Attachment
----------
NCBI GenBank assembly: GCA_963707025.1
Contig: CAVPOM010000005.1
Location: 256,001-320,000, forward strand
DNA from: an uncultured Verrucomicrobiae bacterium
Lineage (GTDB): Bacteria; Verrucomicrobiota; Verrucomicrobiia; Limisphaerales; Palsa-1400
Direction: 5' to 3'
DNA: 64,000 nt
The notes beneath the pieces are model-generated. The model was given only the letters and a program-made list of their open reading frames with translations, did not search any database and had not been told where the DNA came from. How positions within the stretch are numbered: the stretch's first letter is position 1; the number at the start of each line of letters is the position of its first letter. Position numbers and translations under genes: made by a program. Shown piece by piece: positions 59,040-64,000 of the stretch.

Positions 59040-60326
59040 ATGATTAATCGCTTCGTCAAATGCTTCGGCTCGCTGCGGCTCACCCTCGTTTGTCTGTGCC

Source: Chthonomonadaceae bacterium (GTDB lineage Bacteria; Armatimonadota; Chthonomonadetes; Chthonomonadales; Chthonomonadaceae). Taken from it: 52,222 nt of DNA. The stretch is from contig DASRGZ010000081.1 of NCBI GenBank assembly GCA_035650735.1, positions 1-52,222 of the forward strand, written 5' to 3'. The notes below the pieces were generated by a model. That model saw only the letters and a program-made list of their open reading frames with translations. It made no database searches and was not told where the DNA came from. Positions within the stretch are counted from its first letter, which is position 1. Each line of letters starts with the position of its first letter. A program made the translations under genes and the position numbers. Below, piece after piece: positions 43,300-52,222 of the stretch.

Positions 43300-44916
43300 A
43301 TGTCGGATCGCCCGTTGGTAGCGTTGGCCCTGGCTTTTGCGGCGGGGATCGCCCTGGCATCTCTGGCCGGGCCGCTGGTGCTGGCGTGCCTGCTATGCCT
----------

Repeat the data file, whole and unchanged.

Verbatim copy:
NCBI GenBank assembly: GCA_963707025.1
Contig: CAVPOM010000005.1
Location: 256,001-320,000, forward strand
DNA from: an uncultured Verrucomicrobiae bacterium
Lineage (GTDB): Bacteria; Verrucomicrobiota; Verrucomicrobiia; Limisphaerales; Palsa-1400
Direction: 5' to 3'
DNA: 64,000 nt
The notes beneath the pieces are model-generated. The model was given only the letters and a program-made list of their open reading frames with translations, did not search any database and had not been told where the DNA came from. How positions within the stretch are numbered: the stretch's first letter is position 1; the number at the start of each line of letters is the position of its first letter. Position numbers and translations under genes: made by a program. Shown piece by piece: positions 59,040-64,000 of the stretch.

Positions 59040-60326
59040 ATGATTAATCGCTTCGTCAAATGCTTCGGCTCGCTGCGGCTCACCCTCGTTTGTCTGTGCC

Source: Chthonomonadaceae bacterium (GTDB lineage Bacteria; Armatimonadota; Chthonomonadetes; Chthonomonadales; Chthonomonadaceae). Taken from it: 52,222 nt of DNA. The stretch is from contig DASRGZ010000081.1 of NCBI GenBank assembly GCA_035650735.1, positions 1-52,222 of the forward strand, written 5' to 3'. The notes below the pieces were generated by a model. That model saw only the letters and a program-made list of their open reading frames with translations. It made no database searches and was not told where the DNA came from. Positions within the stretch are counted from its first letter, which is position 1. Each line of letters starts with the position of its first letter. A program made the translations under genes and the position numbers. Below, piece after piece: positions 43,300-52,222 of the stretch.

Positions 43300-44916
43300 A
43301 TGTCGGATCGCCCGTTGGTAGCGTTGGCCCTGGCTTTTGCGGCGGGGATCGCCCTGGCATCTCTGGCCGGGCCGCTGGTGCTGGCGTGCCTGCTATGCCT